his own approach in his own individual way under the guidance of
his teacher.

Hope that the vast organization built up by the Rama Krishna
Mission in its network of institutions for social service,
covering the whole country, will carefully cherish at its heart
those principles of inner spiritual growth for which Sri Rama
Krishna was so much concerned. The organization must always be
able to derive its nourishment from an inner circle of devotees
and teachers who are living the life spiritual in yoga and
meditation in utter renunciation of all that is external.


By James Sterling

The power of the white magician
Is centered in the concentration
Of his powerful will,
And an imagination to create
Images and glamour,
But only with the noble idea
Of helping others -- never for himself.

The power of the white magician
Is selfless; he has no longer any
Longings or desires for anything other
Than the will to assist in the
Struggle with the war
Against the black.

The white magician knows no bounds
To his endless task;
He hunts not to hurt or blame
The emotionally weak;
They are not to be blamed.
His love and compassion are as strong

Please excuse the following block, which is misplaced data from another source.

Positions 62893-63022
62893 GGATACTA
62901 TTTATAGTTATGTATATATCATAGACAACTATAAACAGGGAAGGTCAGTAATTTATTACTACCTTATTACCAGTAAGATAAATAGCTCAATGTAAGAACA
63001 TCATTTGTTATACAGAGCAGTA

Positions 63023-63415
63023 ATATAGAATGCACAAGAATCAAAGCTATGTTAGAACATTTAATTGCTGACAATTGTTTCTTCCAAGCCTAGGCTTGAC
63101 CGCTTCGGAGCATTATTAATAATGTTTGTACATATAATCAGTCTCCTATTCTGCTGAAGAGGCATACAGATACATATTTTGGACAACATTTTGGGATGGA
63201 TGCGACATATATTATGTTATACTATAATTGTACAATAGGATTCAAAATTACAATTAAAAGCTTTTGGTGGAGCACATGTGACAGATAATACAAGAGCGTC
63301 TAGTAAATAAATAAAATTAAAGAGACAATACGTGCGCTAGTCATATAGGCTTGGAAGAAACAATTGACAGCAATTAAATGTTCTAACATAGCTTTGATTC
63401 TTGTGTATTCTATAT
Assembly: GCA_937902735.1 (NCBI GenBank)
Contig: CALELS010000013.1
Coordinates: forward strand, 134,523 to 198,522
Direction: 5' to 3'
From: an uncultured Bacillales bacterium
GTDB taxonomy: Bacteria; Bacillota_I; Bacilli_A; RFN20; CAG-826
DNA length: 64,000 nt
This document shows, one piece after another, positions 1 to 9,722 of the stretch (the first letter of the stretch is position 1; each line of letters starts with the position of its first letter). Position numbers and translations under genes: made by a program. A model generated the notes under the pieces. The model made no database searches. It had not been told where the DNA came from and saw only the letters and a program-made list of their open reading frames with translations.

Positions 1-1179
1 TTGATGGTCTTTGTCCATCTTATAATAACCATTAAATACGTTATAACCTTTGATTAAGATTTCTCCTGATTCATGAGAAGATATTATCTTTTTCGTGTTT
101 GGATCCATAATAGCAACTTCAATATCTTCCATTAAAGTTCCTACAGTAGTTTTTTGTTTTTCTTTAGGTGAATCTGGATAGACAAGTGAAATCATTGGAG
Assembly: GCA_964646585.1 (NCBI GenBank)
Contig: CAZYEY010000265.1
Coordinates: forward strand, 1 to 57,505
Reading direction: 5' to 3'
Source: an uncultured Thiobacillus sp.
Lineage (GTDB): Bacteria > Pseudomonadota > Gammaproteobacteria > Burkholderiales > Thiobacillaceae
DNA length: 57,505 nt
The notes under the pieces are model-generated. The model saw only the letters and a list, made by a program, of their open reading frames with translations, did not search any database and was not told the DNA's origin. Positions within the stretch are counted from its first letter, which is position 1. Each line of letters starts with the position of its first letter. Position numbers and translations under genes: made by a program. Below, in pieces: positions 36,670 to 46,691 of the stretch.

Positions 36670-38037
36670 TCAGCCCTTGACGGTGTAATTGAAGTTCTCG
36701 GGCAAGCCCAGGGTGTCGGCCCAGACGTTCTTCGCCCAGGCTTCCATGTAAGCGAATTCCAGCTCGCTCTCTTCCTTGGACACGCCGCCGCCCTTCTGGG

As his indomitable and diamond-souled will.

He comes spirit to spirit with the dark powers
Who corrupt the minds of the children of the earth:
The mighty war with the mighty.

These dark powers are not an entity
Called Satan -- but they are worse
For they lure and destroy the innocent
Souls of mankind, creating
Illusions of doubt and despair.

While the whole world cries out for help
And the agony of desperation,
The white magician wars with the universal
Mind of superstition and ignorance --
The minds of men spin around,
But travels no distance,
Making little progress,
Like the hummingbird wings through
Space, but move not.

Our minds and souls exist but
Deny true spiritual growth and progress,
Consuming life without meaningful significance,
And the centuries roll by in darkness.

But when the new cycle opens,
The great white lodge will have
An opportunity to go into battle
With this sad ignorance that
The dark powers control;
And I, myself will be waiting,
To join the Buddhas of Compassion
In the fight for man's liberation.

But for now, I work with that "still, small voice"
For patience, purification, and perfection,
Eliminating petty desires
To strengthen concentration and will: